my first real experience when i entered one of the gates to the city (or tried) was to encounter one of pope’s guards, dressed in some blue concoction with black floppy hat and jack boots. i did not really want to enter at that point, just take a picure of his cutesy outfit and some of the buildings; this guy had other plans! immediately he is yelling at me to get out; as i’m not really in i figure he’s got it wrong so continue to take pactures of him and his buddy (the one picking his nose in the photos) and some of the buildings. but now the guy is irate and starts to approach me, ‘senore blah, blah, blah’. so i back up a foot so as not to be in his territory and take some more pictures. he’s still not happy and comes closer, so i tell him to (‘please leave’…usually spelled differently and ending in off) and he does. we give each other a roman hand signal and go our separate ways.
after walking around the parts of the city taking pictures of st. peters square and further around the perimeter trying to get shots of the dome i discover a set of stairs that look like they’ll give me a better view…nope! but i did discover the pope’s personal railway and viaduct jutting off from the walls…ah poverty!
lunch on a bench outside the wall, pizza, a ball of risotto and cheese (delicious) and soda, all the while watching the beggers work, some of them appear to be in terrible shape. most people pass them by. i decided to give one woman some change and some of my pizza when i left, only to discover her basket was adorned with pictures of the pope…i guess she’s still hoping.
time for the tour. our guide is a young irish guys with a degree in art history as are most of the guides in the company, others have background in history and archeology.
the tour takes about 4 hours and covers brief history of the vatican, a tour through the vatican museum stopping only for the highlights as it is second only to the louvre in size and impossible to cover it adequately in a short tour. the items we see are impressive and include marble statues, many of them with their wee wee’s chopped off or have had a fig leaf added.as one of the popes had hang ups…when they buried him they lopped of his legs (what goes around comes around.) the tapestries, wall paintings and ceilings are all incredible. interesting there are several items that provide optical illusions including one of the tapestries which maintains the same view as you move past it.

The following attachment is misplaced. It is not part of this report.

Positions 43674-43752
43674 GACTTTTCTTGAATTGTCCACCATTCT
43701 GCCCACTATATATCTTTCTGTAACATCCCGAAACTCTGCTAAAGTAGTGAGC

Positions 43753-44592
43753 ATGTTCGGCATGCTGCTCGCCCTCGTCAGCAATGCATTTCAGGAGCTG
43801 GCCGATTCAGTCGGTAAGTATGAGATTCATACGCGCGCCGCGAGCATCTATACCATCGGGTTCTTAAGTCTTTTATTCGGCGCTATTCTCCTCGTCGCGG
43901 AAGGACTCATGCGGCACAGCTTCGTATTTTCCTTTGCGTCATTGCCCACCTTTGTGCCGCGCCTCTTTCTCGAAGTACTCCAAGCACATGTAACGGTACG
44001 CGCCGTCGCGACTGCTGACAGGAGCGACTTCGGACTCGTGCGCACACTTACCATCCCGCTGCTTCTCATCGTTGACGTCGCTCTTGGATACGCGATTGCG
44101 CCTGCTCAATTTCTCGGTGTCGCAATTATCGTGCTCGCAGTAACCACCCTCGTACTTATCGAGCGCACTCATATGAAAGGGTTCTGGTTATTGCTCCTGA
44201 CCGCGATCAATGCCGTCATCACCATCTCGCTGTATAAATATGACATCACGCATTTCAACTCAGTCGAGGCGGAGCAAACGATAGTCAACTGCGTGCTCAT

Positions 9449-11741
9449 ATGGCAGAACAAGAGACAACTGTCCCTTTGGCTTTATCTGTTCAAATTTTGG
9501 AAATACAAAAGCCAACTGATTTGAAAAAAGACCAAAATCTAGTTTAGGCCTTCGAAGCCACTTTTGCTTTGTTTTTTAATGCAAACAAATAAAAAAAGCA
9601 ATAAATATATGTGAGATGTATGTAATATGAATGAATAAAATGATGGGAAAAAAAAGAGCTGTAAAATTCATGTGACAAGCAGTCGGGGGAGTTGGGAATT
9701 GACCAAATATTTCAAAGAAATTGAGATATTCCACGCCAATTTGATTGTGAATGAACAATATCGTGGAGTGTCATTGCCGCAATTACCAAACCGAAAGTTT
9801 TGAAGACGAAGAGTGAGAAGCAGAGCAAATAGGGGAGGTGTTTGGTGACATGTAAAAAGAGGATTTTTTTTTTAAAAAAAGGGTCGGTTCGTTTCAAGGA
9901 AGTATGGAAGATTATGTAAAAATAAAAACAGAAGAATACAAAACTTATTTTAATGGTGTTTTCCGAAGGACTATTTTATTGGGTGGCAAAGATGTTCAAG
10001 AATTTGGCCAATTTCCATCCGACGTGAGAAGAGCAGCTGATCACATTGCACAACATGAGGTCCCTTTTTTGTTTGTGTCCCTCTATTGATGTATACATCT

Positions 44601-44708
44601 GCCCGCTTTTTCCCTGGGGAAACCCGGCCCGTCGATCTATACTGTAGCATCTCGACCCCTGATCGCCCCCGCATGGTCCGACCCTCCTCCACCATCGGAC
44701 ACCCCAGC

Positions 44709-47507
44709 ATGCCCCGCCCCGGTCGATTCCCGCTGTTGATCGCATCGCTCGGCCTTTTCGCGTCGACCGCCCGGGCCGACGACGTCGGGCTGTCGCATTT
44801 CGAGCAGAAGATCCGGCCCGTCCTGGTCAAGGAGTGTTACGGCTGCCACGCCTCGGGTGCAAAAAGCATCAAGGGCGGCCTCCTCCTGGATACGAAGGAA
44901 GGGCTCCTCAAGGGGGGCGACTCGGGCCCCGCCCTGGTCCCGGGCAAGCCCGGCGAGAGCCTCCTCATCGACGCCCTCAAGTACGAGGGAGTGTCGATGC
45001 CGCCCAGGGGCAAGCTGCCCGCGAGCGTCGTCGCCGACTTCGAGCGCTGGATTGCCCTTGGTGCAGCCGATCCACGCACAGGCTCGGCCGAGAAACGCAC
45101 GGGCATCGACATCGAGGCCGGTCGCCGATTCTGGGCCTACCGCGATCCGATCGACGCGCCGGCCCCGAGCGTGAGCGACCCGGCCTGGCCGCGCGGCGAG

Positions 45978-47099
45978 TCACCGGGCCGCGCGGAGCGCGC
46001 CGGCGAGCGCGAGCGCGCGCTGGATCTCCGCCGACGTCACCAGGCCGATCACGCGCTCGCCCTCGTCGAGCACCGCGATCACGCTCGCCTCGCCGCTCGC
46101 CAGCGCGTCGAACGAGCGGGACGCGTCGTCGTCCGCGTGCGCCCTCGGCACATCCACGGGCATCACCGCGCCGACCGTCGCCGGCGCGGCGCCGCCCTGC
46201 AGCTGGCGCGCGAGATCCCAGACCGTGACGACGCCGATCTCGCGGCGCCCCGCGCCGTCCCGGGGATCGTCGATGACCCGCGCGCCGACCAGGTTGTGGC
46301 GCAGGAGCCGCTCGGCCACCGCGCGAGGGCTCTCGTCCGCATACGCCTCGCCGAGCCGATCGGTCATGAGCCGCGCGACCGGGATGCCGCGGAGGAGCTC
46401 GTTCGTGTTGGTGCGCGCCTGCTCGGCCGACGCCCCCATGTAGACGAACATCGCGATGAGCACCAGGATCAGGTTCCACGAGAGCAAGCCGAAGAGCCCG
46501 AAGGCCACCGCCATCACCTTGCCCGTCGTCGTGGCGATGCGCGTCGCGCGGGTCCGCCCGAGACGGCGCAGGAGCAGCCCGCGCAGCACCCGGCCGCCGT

the next stop is what i came to see, the sistine chapel. it is surprisingly smaller than i expected but overwhelming in the intensity of the paintings. the colours are quite intense since it was cleaned a few years back. ironically all of the paintings are copyrighted by fuji film who paid for the cleaning so you have a bunch of guards either shushing you or screaming at people to put their cameras away, in no uncertain terms. these guys remind me of old images of the kgb and just about as friendly. it always surprises me that most religious organizations have real sob’s keeping everybody in order. regardless i got a lot of pictures taken surreptiously of course. next stop st. peters. big, bigger, biggest! this place is monstrous in scale, so large that you would need a fish eye lens to try capture a panoramic view inside. i took a few pictures in raw and hope they turn out as the program i have does not deal with the format. i was surprised to find several dead popes in glass coffins waiting for saint hood, including john paul ii and the guy who lost his legs. though it would have been an awesome sight, i decided against going to the top of the dome (it was a grey rainy day) and another 7 euros over and above the 14 i paid to get in on top of the tour cost of 25 euros.
back to the hotel and pick up rick for our last dinner in rome. i’m still searching for something for my son and thought i’d get a second opinion on some of the clothes i’d seen near the vat city. sore ankle and all i dragged him along to no avail, we could’nt find anything we were 100% sure of.
as you’ve probably guessed, rome, in fact italy has not been as enjoyable as we’d hoped for. our last meal was good, however the service was so poor we ended having to go find someone to pay the bill.
an early start to the day. breakfast at 6:30 and onto the metro and termini station for a trip to naples and pompei.
though we have first class tickets the train does not reflect this. our coach was launched in 1975 which was probably the last time the windows were clean. we literally could see nothing clearly and the compartment left everything to be desired in terms of cleanliness. the only service was a young kid who was flogging bottles of water, coke and home made sandwiches…we settled on water.